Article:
Shopping in the markets and local stores is very affordable. In the markets, you are expected to barter so never take the first price offered, as a general rule, expect to pay about a third of the first offer. Stores generally have fixed prices but you can negotiate a better price, especially if purchasing more than one item. None of the products in the stores or markets are genuine, even if they try to tell you they are, unless you are in an obviously branded store.
If you stick with local restaurants for most meals, shop in the markets and use your HGV points you can have a magical Bali holiday for quite a minimal cost.
Bali is generally a pretty safe place to holiday and the people are super friendly and welcoming. There are a few things to be aware of, however.
Like anywhere you travel, theft is probably the number one issue in Bali if you don’t take care of your belongings. Don’t leave your phone or iPad on the beach while you swim and zip your handbag closed when walking. Occasionally people have had their bags swiped by passing scooters so best to wear a cross body bag if possible.
Bali is home to an active volcano, Mt Agung. The volcano is no threat to the main tourist areas but can disrupt flights into and out of Bali due to ash clouds.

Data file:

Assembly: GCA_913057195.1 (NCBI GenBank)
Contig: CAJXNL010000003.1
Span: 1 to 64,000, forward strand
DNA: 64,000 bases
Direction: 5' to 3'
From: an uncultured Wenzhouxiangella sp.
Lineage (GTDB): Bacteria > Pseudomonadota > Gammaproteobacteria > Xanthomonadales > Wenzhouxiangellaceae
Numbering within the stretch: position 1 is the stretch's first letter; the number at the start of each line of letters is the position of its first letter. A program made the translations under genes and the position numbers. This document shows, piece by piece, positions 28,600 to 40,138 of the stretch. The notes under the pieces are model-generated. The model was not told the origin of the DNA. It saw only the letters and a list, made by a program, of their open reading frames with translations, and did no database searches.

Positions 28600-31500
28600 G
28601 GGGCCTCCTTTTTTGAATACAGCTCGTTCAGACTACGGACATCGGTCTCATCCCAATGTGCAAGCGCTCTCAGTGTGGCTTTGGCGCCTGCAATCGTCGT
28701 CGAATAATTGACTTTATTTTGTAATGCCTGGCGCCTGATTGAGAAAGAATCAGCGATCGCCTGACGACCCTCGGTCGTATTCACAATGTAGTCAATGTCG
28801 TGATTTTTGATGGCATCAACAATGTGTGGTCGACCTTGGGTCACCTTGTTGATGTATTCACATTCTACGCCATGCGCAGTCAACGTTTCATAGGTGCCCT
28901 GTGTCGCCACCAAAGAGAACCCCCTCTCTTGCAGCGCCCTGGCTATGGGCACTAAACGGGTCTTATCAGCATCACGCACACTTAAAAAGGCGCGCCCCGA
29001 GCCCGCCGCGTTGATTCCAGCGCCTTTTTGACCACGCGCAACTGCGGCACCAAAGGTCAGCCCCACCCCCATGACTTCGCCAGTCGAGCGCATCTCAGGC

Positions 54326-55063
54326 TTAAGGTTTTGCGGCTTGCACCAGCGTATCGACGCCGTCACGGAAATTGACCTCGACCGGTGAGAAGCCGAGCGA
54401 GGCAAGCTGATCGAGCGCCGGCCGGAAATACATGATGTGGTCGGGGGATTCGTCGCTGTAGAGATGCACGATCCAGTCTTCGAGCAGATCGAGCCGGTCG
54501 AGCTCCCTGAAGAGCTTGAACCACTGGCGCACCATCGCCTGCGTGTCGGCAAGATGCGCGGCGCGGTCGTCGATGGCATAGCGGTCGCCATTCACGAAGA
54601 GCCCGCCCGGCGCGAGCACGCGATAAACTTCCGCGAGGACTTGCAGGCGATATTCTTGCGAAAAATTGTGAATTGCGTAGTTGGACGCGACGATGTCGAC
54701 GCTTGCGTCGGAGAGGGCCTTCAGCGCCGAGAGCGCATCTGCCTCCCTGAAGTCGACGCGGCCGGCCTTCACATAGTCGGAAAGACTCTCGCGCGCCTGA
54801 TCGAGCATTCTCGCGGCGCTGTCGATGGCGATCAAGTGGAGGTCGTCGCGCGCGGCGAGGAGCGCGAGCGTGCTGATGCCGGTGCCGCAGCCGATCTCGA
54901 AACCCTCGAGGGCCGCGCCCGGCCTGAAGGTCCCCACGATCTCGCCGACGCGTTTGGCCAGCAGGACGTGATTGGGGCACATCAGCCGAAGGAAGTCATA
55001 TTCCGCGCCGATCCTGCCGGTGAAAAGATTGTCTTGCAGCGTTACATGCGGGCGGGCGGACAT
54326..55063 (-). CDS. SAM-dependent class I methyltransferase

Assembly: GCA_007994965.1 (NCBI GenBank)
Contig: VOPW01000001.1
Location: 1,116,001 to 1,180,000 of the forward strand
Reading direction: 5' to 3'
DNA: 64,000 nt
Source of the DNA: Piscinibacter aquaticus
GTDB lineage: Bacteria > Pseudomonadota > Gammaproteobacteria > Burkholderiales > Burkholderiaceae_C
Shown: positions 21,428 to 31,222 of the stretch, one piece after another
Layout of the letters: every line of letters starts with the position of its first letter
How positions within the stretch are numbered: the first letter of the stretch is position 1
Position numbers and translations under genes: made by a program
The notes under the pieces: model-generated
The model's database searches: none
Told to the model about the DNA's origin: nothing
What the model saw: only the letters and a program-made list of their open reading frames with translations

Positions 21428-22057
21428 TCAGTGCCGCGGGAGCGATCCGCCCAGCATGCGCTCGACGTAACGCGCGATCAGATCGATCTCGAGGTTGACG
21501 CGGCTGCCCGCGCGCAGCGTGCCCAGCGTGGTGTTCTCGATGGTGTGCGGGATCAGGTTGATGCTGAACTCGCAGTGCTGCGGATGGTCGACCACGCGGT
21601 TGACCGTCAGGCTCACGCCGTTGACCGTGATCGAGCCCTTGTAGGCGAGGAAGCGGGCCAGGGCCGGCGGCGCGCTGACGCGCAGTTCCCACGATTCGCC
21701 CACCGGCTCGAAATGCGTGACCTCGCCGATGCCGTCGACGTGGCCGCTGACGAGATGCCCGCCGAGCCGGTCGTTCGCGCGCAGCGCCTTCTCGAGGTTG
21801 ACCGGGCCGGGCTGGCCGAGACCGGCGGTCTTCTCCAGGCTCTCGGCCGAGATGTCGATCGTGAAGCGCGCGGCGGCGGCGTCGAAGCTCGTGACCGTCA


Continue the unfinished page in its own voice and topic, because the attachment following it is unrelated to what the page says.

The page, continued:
In recent weeks Bali and nearby Lombok have experienced some significant Earthquakes. These are rare though and have not caused significant damage to Bali. Lombok and the Gili islands by comparison has been significantly impacted by the quakes so please check travel advisories if including Lombok / Gili in your travels.
If you choose to ride a scooter, do so at your own risk. Bali has its own unique set of road rules that only the locals seem to understand, there are often no traffic lights and even if there are, they are sometimes not adhered to. Only ride if you are confident on a bike and are willing to go with the Bali flow. You travel insurance may not cover you for a Scooter injury.
Travel insurance is always advised and this is especially true in Bali, good care can be expensive and while Bali is generally quite up to date with technology in comparison to its neighbors, good medical care can be hard to find.
‘Bali Belly’ was common at the beginning of Bali’s tourism boom when food hygiene was not up to western standards but as food practices have improved, the instances of traveler’s sickness have reduced. You must still only drink bottled water and wash your hands regularly, especially after handling money.